Character posing software really seems to struggle with extreme shoulder positions and this one was no exception.
I wanted to use Simplify3D again to make use of the excellent support material it generates. However, importing the finished model processed in Blender seemed to show artefacts generated by the eyes and mouth. Cura's Fix Horrible option still does a better job than Simplify 3D in this regard but unfortunately there is no function to export a 'fixed' file.
My standard solution in the past would have been to use Project Miller, the great experimental tool from Autodesk Labs, but it expired and ceased to work on 1st April 2014. Not funny!
Just on the off-chance, I reset my PC's clock to Feb 2014 and started the program up again. Bingo! It works perfectly. I fixed the model, exported a new STL file and loaded it up into Simplify3D. The new gcode looks clean as a whistle. Ready to start printing.
After a 12 hour printing run the print quality is already looking great.
This black ABS plastic always looks nice after smoothing with acetone vapour. Some of the horizontal banding caused by the print layers can become a bit more prominent though, so after breaking away all the support material I decided to try something new and gave the whole model a light sanding with a fine grit sandpaper first.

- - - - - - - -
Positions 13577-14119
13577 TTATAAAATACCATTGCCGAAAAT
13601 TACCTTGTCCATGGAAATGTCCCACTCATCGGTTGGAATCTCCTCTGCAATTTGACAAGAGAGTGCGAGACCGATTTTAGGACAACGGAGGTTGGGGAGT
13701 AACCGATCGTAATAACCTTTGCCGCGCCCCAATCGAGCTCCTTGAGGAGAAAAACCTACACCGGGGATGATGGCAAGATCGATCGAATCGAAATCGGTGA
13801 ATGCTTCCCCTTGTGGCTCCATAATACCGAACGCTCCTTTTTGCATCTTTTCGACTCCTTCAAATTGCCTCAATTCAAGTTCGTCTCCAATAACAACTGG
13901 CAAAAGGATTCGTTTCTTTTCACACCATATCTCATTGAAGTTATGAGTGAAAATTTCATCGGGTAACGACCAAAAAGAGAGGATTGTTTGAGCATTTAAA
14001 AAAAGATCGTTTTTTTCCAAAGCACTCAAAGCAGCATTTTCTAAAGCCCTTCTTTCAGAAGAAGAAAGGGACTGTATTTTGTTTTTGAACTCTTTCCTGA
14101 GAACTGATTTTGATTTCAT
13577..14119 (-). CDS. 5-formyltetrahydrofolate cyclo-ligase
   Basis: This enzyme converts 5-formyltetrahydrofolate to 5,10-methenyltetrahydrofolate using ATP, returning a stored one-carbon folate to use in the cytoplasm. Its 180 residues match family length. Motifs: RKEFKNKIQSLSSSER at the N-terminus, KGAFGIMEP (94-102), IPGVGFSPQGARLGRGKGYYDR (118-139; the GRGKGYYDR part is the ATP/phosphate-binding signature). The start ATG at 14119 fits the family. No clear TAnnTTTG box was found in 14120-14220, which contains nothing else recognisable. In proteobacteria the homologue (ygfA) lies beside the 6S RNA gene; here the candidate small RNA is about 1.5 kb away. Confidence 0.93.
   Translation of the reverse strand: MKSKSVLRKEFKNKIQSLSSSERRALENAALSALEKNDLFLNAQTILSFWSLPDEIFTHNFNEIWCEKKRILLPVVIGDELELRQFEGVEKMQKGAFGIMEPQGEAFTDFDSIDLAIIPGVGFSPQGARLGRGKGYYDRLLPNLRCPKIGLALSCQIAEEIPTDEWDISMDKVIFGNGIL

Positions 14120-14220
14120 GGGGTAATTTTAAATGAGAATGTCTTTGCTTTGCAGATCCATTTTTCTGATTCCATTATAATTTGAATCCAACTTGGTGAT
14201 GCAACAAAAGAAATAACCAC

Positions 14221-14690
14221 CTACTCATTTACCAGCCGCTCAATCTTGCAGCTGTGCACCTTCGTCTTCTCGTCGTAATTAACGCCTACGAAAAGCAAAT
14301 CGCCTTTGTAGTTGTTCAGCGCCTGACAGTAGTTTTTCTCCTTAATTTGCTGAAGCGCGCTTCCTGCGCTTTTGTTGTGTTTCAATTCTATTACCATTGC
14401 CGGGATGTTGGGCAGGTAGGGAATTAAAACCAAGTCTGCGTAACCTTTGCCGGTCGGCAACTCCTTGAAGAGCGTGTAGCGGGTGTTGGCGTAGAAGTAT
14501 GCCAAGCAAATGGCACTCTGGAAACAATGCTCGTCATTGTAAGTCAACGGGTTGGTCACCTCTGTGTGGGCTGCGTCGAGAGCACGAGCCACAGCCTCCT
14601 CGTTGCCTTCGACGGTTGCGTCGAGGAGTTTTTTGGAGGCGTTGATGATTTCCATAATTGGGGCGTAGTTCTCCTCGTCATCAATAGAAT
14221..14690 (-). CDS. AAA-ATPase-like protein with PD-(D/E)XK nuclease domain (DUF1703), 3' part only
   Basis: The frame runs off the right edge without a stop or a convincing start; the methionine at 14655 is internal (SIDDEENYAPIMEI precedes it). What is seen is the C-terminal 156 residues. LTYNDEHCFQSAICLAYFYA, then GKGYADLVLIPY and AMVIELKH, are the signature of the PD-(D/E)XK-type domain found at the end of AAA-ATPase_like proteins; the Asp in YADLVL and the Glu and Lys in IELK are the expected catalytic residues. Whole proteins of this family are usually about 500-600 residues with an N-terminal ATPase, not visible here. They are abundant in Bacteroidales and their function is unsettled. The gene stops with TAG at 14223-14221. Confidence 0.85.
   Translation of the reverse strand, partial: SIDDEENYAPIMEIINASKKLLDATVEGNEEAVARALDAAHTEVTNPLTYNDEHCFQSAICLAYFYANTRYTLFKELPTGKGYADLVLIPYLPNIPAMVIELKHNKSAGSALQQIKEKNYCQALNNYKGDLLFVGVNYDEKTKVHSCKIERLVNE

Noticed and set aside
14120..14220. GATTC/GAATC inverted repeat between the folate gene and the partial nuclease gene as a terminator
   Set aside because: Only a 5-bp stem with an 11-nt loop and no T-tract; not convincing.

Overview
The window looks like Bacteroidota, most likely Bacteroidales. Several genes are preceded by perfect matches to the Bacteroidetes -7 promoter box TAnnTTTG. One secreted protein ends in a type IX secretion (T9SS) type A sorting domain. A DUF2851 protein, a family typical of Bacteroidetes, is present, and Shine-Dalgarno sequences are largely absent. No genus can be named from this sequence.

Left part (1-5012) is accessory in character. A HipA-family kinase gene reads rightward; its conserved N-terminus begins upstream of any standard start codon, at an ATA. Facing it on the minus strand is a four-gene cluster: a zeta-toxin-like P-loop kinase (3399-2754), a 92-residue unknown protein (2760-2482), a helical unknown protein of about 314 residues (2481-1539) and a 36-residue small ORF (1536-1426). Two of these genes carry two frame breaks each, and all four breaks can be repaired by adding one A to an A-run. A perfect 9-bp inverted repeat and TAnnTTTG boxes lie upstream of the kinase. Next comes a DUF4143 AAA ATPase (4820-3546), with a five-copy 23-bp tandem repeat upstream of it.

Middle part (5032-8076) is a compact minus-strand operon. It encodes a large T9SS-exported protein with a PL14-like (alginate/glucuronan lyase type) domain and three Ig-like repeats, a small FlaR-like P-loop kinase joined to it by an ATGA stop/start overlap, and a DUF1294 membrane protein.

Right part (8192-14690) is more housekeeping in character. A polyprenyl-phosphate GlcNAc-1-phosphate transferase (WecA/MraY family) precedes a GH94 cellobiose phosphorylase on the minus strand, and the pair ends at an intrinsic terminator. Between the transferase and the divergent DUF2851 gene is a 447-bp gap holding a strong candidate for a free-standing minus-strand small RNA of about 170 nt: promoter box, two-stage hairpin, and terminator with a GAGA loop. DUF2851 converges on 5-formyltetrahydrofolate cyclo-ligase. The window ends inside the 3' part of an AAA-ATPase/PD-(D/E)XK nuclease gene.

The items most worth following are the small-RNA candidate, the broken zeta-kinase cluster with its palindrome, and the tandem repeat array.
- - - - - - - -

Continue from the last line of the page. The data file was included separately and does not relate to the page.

For models like this, I recommend doing the acetone vapour treatment in two halves. Holding the upper half of the model, I gently lowered the legs into the vapour for about 20 seconds and then set it aside to harden on a ceramic tile. Once the surface was hard to the touch several minutes later, I held the model upside down in the vapour and treated the head and body the same way.
This method gives a nice even smoothing without risking melting the lowest parts into a puddle of sludge.
And here's the original again. How did I do?